This year, EPIC (The Ethnographic Praxis In Industry Conference) takes on the ambitious topic of Renewal, renewal of economies, of society, of business and of the practice of ethnography itself. What are our responses when calls for renewal are made inside and outside of the organizations in which we live and work? Are we agents of renewal or do we have a role to play challenging such agendas? We invite you to join us and a few hundred of your peers in ethnographic practice this October 14th -17th at Savannah College of Art and Design in Savannah, GA for the 8th annual gathering of EPIC to discuss these, and other critical questions.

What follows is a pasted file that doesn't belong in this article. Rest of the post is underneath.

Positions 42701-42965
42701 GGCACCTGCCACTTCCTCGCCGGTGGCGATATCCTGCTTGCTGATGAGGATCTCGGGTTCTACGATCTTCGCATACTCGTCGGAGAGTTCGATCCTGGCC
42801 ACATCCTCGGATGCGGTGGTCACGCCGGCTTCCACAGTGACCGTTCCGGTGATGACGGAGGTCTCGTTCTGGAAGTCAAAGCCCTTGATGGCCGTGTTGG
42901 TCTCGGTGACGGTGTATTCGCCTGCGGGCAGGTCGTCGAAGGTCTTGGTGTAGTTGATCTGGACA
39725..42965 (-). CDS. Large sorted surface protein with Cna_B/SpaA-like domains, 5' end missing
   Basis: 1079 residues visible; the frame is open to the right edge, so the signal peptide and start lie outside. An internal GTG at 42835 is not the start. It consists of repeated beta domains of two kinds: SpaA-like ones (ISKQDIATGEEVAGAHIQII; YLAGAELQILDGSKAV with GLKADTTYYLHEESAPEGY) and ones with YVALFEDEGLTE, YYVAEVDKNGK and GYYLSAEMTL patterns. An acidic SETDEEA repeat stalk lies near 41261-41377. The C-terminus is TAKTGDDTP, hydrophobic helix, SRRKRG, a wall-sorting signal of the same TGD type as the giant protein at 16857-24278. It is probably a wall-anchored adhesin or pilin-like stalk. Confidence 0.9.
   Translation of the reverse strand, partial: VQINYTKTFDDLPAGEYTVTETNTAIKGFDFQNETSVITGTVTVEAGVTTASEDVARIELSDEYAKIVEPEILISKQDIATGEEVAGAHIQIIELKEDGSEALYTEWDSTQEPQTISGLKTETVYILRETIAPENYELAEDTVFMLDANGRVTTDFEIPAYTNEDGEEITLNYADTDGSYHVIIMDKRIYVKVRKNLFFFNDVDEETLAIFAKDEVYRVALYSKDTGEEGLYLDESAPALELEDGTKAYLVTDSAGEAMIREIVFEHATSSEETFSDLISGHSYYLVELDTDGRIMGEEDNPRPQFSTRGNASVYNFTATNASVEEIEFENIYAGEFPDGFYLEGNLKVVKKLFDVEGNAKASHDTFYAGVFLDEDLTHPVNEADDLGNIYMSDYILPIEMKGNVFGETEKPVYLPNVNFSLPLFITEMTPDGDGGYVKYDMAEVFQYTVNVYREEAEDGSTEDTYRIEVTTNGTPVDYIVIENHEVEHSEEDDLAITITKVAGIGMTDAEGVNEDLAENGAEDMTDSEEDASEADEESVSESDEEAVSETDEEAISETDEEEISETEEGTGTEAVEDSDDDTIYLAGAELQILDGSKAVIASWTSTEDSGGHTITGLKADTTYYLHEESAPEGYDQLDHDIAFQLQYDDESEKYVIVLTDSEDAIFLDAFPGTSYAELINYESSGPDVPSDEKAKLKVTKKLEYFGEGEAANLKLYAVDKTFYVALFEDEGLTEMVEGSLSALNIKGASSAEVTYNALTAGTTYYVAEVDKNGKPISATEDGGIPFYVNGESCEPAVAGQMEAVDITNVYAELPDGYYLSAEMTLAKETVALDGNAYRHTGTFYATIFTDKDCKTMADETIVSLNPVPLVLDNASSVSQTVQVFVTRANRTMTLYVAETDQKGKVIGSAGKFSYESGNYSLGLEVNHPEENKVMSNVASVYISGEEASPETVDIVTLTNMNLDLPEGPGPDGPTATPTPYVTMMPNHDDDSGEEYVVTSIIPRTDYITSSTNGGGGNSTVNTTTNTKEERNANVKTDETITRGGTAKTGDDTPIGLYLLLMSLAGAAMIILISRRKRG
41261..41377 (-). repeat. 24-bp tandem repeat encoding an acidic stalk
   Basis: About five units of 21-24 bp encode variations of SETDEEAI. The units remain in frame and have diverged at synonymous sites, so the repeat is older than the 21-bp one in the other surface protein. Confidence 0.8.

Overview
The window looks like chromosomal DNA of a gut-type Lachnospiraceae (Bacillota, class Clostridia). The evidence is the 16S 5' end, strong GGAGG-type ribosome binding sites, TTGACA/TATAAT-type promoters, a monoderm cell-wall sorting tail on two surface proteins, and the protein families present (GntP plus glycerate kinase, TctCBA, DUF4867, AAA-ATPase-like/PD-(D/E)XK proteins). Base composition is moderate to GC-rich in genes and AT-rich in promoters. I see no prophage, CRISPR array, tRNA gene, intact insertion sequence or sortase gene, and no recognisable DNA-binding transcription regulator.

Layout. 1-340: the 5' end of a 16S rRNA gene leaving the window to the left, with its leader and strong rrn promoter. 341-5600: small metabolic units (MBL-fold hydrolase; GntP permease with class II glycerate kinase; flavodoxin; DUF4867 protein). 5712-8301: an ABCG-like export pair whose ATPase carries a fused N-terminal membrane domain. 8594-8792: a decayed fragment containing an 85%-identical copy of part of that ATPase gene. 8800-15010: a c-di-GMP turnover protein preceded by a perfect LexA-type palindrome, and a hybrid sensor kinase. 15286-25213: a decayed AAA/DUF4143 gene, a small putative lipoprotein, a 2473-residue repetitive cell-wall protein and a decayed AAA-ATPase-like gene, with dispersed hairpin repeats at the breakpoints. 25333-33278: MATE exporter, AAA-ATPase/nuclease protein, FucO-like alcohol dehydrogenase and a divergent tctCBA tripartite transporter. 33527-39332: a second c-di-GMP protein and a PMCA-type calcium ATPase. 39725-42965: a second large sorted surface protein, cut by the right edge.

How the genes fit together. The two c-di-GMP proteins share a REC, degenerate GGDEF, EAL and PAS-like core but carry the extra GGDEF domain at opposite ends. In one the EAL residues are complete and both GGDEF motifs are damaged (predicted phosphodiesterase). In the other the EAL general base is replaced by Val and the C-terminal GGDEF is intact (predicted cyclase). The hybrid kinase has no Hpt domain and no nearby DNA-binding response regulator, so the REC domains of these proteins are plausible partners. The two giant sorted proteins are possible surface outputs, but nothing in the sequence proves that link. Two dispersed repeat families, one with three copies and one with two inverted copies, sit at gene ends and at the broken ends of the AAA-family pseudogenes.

Our program includes three-and-a-half days of presentations of peer-reviewed papers, short and ‘to the point’ Pecha Kucha presentations, workshops to expand and share your skills, and an artifact installation (an expansion of our posters category). Recognizing that the value of events like this are truly realized through informal conversation, we have designed in spaces and times for reflection, conversation and dialogue with our presenters.

In addition, we welcome an invited panel on the intersection of ethnography and design, and our two Keynote speakers, Emily Pilloton, 2009 Pop Tech Social Innovation Fellow and founder of non-profit design firm Project H Design, and Philip Delves Broughton, journalist and bestselling author of The Art Of The Sale: Learning From The Masters About The Business of Life.